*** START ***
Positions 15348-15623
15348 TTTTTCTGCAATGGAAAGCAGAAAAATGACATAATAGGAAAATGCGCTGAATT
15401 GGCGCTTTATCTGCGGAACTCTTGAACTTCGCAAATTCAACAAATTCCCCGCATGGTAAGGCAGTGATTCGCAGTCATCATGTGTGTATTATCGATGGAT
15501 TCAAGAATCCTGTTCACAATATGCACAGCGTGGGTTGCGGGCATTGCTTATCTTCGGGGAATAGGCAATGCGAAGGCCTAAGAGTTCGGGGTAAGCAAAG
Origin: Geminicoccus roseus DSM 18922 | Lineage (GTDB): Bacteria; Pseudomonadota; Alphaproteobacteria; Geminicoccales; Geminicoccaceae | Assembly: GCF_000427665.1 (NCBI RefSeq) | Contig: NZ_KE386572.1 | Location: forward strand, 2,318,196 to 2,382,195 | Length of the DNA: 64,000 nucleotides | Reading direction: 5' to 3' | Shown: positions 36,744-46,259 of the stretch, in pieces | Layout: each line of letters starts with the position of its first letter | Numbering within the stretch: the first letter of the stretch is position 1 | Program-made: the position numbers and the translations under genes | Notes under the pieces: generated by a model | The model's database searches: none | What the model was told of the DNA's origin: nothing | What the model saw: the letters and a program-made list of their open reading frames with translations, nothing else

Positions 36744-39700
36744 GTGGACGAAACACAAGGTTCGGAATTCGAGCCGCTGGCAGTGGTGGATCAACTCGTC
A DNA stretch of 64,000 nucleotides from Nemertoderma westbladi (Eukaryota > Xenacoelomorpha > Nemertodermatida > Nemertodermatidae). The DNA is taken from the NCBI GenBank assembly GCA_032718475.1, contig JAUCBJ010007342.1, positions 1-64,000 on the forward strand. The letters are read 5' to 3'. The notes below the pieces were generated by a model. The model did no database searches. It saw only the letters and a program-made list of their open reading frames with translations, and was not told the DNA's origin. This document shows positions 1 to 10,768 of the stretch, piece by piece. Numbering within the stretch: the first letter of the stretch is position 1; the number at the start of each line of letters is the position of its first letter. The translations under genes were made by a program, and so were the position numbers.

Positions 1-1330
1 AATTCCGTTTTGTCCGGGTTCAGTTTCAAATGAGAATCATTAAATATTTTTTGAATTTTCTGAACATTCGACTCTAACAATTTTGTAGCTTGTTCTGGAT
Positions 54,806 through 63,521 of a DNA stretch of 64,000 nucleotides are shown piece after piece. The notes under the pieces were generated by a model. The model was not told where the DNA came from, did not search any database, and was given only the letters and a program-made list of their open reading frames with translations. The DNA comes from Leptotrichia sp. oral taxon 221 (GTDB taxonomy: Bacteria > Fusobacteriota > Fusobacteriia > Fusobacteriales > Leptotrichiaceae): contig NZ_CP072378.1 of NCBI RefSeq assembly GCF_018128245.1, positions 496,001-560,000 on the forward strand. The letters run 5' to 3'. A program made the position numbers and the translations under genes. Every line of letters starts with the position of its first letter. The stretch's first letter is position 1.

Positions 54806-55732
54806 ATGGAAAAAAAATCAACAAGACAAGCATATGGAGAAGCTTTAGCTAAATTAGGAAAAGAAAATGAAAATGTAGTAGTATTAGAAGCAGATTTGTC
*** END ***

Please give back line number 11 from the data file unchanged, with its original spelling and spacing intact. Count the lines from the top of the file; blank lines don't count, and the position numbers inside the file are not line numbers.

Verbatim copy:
Positions 54,806 through 63,521 of a DNA stretch of 64,000 nucleotides are shown piece after piece. The notes under the pieces were generated by a model. The model was not told where the DNA came from, did not search any database, and was given only the letters and a program-made list of their open reading frames with translations. The DNA comes from Leptotrichia sp. oral taxon 221 (GTDB taxonomy: Bacteria > Fusobacteriota > Fusobacteriia > Fusobacteriales > Leptotrichiaceae): contig NZ_CP072378.1 of NCBI RefSeq assembly GCF_018128245.1, positions 496,001-560,000 on the forward strand. The letters run 5' to 3'. A program made the position numbers and the translations under genes. Every line of letters starts with the position of its first letter. The stretch's first letter is position 1.